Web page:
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Typical Settings for Continuous Peripheral Nerve Block Infusions
Operative siteCatheter locationTypical settings using 0.125–0.2% ropivacaine: basal rate (mL/h)/bolus (mL)/lockout (min)
Shoulder, proximal humerusInterscalene4/3/15
Distal humerus, elbow, forearm, wrist, handSupraclavicular, infraclavicular, axillary4/3/15
Thorax, breast, abdomenParavertebral6/4/15
HipLumbar plexus4–6/4/15
Thigh, kneeLumbar plexus or femoral ± sciatic4/3/15
Ankle, footPopliteal sciatic4/3/15

Catheter infusions often use 0.125% bupivacaine or 0.2% ropivacaine (less motor block), although some practitioners use higher or lower concentrations.


Infusion rates should be adjusted for optimal analgesia and to limit motor block that can interfere with physical therapy.


  • Inadequate analgesia:
    • Intravenous or oral analgesics may be needed for pain in areas not covered by the block. Typically, brachial plexus blocks should cover the full area of the surgery, while lower extremity blocks might not (e.g., lumbar plexus block for THA or femoral block for TKA will not cover areas innervated by the sciatic nerve)
    • Assess for catheter dislodgement or disconnection
    • Give a 5–15 mL bolus of local anesthetic (fractionated). Reassess after 15–20 minutes
    • Consider replacing the catheter or using alternative forms of analgesia
  • Dislodgement:
    • Methods to secure catheters include the following:
      • Benzoin or other topical adhesive is placed around the catheter entry site. Skin adhesive strips and a clear occlusive dressing are placed on the adhesive
      • A stabilization device may be used
      • Tunneling or suturing may be considered
  • Leakage at insertion site:
    • There may be some minimal leakage at the insertion site as local anesthetic can track along the catheter. The dressing can be reinforced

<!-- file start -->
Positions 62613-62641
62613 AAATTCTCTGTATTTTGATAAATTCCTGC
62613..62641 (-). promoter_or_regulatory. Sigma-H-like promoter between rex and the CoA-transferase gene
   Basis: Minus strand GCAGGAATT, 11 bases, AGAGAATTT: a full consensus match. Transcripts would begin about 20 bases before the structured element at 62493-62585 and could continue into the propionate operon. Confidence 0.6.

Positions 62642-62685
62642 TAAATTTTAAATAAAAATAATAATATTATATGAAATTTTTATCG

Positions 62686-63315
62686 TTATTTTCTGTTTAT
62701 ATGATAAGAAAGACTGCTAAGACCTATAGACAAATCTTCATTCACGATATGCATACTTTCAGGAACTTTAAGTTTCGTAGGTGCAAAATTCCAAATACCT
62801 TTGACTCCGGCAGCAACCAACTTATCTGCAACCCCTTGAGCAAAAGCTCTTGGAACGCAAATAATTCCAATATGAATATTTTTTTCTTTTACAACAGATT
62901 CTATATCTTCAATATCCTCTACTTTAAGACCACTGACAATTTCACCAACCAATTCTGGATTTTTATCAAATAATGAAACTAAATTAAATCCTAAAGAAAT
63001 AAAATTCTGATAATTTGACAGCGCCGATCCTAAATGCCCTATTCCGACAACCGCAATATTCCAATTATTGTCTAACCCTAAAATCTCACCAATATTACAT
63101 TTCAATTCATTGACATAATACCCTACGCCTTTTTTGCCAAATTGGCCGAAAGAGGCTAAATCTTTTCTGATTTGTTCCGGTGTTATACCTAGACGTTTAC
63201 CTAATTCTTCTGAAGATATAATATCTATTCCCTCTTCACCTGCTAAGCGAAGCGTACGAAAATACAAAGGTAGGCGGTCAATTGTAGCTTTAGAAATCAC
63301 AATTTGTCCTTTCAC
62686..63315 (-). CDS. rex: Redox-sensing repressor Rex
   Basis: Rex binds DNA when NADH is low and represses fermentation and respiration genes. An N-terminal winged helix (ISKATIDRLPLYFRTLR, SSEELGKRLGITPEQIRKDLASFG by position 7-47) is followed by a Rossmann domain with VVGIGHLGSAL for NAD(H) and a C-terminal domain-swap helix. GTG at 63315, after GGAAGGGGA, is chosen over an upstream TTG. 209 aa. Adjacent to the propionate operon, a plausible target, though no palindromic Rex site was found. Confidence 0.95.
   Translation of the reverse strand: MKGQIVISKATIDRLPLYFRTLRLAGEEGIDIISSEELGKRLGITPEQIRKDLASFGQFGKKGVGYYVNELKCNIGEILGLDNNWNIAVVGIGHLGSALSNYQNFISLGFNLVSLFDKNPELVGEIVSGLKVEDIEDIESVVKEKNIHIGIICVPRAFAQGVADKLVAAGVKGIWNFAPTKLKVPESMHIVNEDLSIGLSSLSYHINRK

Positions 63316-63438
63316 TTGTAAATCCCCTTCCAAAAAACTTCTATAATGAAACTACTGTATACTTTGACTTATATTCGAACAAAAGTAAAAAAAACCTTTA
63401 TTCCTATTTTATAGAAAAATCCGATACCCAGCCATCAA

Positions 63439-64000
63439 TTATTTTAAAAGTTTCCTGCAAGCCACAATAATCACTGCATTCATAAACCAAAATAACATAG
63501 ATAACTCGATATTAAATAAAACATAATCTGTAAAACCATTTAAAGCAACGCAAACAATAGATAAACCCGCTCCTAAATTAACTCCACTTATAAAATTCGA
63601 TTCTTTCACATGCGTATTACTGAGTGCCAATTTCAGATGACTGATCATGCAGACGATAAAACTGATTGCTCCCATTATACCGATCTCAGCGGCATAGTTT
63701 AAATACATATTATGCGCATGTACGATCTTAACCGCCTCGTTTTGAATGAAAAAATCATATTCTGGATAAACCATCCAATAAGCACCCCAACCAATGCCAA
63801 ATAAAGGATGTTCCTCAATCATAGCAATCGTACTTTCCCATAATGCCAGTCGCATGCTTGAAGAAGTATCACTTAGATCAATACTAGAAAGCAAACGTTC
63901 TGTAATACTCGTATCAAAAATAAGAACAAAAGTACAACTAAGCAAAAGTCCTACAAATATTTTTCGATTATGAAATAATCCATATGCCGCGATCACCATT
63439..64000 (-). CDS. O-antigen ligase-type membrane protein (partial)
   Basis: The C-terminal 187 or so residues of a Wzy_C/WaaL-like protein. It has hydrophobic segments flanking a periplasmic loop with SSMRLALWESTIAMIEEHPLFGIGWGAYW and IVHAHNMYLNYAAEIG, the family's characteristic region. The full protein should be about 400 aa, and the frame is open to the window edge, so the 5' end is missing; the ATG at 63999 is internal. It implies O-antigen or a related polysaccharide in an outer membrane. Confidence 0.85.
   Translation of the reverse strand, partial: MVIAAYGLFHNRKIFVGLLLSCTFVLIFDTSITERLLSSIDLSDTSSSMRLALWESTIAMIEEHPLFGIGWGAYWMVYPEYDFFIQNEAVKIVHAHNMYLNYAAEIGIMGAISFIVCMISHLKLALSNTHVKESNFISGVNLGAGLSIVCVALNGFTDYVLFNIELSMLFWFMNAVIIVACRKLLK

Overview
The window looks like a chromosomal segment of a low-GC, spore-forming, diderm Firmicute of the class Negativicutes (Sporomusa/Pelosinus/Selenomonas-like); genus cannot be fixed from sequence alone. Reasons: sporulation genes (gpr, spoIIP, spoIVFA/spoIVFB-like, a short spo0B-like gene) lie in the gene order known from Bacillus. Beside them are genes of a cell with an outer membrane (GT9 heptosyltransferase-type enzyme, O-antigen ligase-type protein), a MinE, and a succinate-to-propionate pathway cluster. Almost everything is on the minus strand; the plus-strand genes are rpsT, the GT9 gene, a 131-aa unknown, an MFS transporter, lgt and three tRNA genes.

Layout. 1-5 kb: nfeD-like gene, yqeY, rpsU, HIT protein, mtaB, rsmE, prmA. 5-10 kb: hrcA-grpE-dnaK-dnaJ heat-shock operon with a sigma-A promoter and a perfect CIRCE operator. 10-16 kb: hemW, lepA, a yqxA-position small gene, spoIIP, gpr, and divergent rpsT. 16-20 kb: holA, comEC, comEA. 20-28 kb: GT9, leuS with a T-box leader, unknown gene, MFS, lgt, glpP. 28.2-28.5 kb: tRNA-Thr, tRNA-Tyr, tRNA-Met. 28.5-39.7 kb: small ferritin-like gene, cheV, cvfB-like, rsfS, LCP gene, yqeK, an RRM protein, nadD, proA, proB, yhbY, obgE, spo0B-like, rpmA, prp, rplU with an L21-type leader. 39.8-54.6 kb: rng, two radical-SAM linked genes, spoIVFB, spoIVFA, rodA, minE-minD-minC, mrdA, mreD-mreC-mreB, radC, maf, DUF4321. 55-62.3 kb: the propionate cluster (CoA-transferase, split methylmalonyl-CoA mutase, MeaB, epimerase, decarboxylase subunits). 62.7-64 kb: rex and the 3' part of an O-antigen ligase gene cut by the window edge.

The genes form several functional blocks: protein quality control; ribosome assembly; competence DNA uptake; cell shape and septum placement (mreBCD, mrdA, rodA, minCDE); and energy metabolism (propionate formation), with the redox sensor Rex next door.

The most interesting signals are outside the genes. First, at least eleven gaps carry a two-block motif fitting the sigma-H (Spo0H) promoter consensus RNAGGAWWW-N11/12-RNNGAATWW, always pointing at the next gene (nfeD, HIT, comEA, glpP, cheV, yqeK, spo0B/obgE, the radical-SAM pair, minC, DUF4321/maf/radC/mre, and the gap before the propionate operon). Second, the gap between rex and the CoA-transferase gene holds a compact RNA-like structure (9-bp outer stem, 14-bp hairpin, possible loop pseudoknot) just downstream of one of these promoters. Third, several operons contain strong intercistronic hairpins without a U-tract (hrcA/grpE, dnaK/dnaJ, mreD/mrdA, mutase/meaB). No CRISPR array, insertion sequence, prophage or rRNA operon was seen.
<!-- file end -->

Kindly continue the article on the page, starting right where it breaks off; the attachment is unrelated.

• Leakage may also occur if there is dislodgement of the catheter
  • Blood in/around catheter:
    • Assess for intravascular catheter migration. Monitor the patient for signs and symptoms of local anesthetic systemic toxicity
  • Excessive numbness/motor block:
    • Reduce the infusion rate and reassess the patient within an hour
    • If pain control is inadequate with lower infusions, discuss with patient alternative forms of analgesia versus increasing infusion rate again
    • If numbness or motor block is persistent, consider nerve injury and/or hematoma (see the section “Complications”)


  • There are no clear recommendations
  • Current ASRA guidelines recommend for deep plexus or peripheral block using the same guidelines for neuraxial anesthesia (Grade 1C recommendation): see chapter 119
  • Retrospective studies suggest these guidelines may be too strict, but further studies are needed


  • Bleeding:
    • Pain, neurological deficit, drop in hematocrit
    • Imaging such as CT
    • Supportive therapy, surgical consultation
  • Neurological injury (see chapter 129):
    • Symptoms normally noted after block recedes: numbness, weakness, pain, paresthesias
    • Rule out bleeding or vascular injury. If bleeding, surgical consultation and supportive therapy
    • For minor deficits, schedule follow-up. If deficit does not resolve, consult neurology
    • For major deficits, consult neurology (possible EMG/NCS). Supportive therapy such as PT/OT
  • Infection:
    • Risk factors:
      • ICU stay
      • Catheter in place >48 hours (but with impeccable care, catheters have been kept in place for weeks, e.g., ...

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